Cool Season Container Herbs for the South A Trio of Tastiness for Fall, Winter & Early Spring


Cool Season Container Herbs for the South
  • Posted January 15, 2017

Gardeners in the South certainly have the advantage when it comes to extending the growing season. Cool season herbs can be started late in the summer and be ready for harvesting in late autumn, into the winter and early spring. What you decide to grow can be influenced by your favorite recipes or a scent you'd care to indulge in for a little while longer. Grow herbs that you'll use in your favorite culinary creations and try a new one or two just for kicks!

The easiest way to grow cool season herbs is in containers. Container grown herbs are super easy to care for and are mobile; meaning you can move them around wherever and whenever you heart desires. Herbs in containers will also add some decoration to your abode, line them up along your porch steps or group them on your apartment balcony.

Check out these herbs and see if they make the cut for your cool season herb collection

Chives

Chives (Allium schoenoprasum) are loved for their distinct flavor and aroma. You can snip the long slender leaves time and time again for fresh flavor in your kitchen. The flowers can also be harvested and used as a delicate garnish to make any dish a little fancy. Place freshly potted up chives in a reliably sunny spot. They do best with regular water and monthly feeding. Harvest leaves as needed by cutting from the outside of the clump, leaving at least a half inch at the base for regrowth.

Cilantro, Coriander

Cilantro (Coriandrum sativum) is widely used for Thai, Chinese and Mexican dishes. It prefers growing in the cooler months and will reward you with multiple harvests of bright green leaves that are full of flavor and a distinct aroma all its own. Once the spring starts to warm things up, your plants will take off and start to flower. Use the seeds, once they've turned brown, known as Coriander, for recipes or to start a new generation of Cilantro. You can also pair your Cilantro with pansies for a little more flair!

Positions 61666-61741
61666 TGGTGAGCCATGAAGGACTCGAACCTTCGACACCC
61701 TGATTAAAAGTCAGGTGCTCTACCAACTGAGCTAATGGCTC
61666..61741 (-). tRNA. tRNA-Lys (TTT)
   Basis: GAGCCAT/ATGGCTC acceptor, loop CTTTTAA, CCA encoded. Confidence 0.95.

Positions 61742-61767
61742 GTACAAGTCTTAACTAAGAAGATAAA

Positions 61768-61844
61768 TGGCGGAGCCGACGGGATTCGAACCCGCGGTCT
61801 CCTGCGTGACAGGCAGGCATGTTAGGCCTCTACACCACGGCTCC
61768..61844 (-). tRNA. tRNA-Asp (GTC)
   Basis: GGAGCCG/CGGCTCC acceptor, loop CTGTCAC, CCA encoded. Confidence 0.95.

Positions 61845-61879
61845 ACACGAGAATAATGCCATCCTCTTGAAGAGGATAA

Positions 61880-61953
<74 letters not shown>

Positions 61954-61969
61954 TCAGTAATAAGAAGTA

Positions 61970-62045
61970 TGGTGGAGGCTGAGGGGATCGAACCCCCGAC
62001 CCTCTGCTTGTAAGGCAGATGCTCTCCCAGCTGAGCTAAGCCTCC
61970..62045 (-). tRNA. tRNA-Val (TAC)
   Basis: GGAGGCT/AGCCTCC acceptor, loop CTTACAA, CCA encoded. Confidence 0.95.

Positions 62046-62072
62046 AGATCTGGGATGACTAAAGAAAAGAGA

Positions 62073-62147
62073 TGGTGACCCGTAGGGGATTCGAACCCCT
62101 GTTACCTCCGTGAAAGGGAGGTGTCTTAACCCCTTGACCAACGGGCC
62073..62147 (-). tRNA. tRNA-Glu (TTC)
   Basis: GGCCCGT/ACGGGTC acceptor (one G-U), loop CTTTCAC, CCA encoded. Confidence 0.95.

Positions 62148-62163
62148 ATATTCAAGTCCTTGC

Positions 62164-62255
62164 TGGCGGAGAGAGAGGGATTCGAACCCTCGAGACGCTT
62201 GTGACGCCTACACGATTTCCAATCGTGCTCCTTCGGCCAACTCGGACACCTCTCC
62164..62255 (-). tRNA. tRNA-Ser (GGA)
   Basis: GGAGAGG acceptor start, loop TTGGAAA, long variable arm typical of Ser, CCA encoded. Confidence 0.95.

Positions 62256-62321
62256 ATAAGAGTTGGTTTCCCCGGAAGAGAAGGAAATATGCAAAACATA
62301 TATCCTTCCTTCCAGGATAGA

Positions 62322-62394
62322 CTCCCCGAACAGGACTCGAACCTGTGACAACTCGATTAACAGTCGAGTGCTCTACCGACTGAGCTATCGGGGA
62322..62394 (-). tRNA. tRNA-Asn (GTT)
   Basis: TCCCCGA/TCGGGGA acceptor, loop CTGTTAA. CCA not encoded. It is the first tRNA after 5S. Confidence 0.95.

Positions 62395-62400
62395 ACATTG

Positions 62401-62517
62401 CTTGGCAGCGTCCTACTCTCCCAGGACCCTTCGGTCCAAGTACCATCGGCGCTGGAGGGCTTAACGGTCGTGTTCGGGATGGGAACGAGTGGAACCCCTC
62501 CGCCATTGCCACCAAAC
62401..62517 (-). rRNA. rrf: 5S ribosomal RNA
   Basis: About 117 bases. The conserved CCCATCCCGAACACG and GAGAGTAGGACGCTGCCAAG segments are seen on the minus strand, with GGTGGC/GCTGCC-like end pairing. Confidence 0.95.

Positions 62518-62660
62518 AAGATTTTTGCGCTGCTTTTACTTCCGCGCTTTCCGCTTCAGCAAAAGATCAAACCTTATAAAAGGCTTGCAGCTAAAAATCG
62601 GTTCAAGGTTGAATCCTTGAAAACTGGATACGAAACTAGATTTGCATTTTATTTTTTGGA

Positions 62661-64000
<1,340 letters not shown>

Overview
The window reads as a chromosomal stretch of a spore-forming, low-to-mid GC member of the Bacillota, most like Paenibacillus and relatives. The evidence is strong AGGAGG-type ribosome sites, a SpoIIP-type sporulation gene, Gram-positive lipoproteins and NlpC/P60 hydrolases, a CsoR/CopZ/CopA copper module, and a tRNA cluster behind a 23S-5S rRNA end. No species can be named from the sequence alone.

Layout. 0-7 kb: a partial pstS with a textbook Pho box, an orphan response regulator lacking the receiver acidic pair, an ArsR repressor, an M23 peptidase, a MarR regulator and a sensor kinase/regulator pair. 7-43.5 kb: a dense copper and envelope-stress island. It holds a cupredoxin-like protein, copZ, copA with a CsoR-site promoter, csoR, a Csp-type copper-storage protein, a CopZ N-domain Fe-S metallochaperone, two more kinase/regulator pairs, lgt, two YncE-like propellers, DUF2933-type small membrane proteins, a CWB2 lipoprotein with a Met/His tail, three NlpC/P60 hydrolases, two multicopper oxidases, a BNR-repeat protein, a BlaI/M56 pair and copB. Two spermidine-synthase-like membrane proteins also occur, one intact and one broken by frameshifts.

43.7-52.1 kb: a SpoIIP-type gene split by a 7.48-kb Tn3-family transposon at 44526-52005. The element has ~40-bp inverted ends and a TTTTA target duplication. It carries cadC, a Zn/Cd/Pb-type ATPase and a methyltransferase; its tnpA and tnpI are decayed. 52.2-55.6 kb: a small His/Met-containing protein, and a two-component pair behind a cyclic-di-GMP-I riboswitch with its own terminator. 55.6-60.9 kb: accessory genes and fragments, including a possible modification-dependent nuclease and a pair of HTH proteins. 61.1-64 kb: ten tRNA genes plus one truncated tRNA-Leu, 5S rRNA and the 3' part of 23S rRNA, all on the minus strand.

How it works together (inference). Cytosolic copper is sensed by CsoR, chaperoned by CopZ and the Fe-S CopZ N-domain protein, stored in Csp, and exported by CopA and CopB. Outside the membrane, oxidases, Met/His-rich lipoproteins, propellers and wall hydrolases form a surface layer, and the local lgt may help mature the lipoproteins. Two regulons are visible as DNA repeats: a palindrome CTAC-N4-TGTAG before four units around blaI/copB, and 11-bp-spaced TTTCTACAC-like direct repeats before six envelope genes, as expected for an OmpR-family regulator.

Parsley (Petroselinum crispum var. neapolitanum) Parsley (Petroselinum crispum var. neapolitanum) is very easy to grow in virtually any location, so have at it! The dark green leaves of Parsley are a popular garnish and have been for quite some time. They have a delicious flavor that can be incorporated into just about any recipe, fresh or dried. Plant your Parsley in a container by itself or intermingle with other herbs and annuals to add a soft, delicate texture to your combination. Ensure that your plants have well-drained soil and plenty of sun during the cooler seasons and you will be rewarded with a bounty of fresh picked Parsley throughout the fall and winter months.

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Jenny Jurgensen
About the Author

Jenny Jurgensen is a roller derby skater, gardening enthusiast and horticulturist at MasterTag – a horticultural printing company.


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Cool Season Container Herbs for the South

For a long & lush harvest

Use fresh, well-draining potting mix
Water deeply when soil is dry
Harvest regularly to stimulate new growth